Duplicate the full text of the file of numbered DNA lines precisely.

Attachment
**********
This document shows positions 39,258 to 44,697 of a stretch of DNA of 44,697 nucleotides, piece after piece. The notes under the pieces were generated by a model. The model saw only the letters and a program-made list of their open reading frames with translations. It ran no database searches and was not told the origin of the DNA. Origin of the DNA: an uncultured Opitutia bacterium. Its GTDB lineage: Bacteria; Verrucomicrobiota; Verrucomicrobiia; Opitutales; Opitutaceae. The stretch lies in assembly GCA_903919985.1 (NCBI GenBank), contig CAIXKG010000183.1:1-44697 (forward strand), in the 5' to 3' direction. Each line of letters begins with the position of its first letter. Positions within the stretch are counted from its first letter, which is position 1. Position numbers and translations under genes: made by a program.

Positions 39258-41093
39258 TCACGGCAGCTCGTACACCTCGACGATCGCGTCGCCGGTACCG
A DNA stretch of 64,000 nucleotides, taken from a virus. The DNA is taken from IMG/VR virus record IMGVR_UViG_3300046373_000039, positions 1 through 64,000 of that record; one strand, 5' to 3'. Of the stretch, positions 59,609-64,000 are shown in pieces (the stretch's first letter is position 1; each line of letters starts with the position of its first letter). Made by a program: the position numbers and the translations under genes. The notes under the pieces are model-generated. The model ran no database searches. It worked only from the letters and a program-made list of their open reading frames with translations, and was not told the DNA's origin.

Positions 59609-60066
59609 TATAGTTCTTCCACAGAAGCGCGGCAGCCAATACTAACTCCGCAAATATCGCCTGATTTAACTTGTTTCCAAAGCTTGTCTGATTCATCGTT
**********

This document shows positions 39,258 to 44,697 of a stretch of DNA of 44,697 nucleotides, piece after piece. The notes under the pieces were generated by a model. The model saw only the letters and a program-made list of their open reading frames with translations. It ran no database searches and was not told the origin of the DNA. Origin of the DNA: an uncultured Opitutia bacterium. Its GTDB lineage: Bacteria; Verrucomicrobiota; Verrucomicrobiia; Opitutales; Opitutaceae. The stretch lies in assembly GCA_903919985.1 (NCBI GenBank), contig CAIXKG010000183.1:1-44697 (forward strand), in the 5' to 3' direction. Each line of letters begins with the position of its first letter. Positions within the stretch are counted from its first letter, which is position 1. Position numbers and translations under genes: made by a program.

Positions 39258-41093
39258 TCACGGCAGCTCGTACACCTCGACGATCGCGTCGCCGGTACCG
A DNA stretch of 64,000 nucleotides, taken from a virus. The DNA is taken from IMG/VR virus record IMGVR_UViG_3300046373_000039, positions 1 through 64,000 of that record; one strand, 5' to 3'. Of the stretch, positions 59,609-64,000 are shown in pieces (the stretch's first letter is position 1; each line of letters starts with the position of its first letter). Made by a program: the position numbers and the translations under genes. The notes under the pieces are model-generated. The model ran no database searches. It worked only from the letters and a program-made list of their open reading frames with translations, and was not told the DNA's origin.

Positions 59609-60066
59609 TATAGTTCTTCCACAGAAGCGCGGCAGCCAATACTAACTCCGCAAATATCGCCTGATTTAACTTGTTTCCAAAGCTTGTCTGATTCATCGTT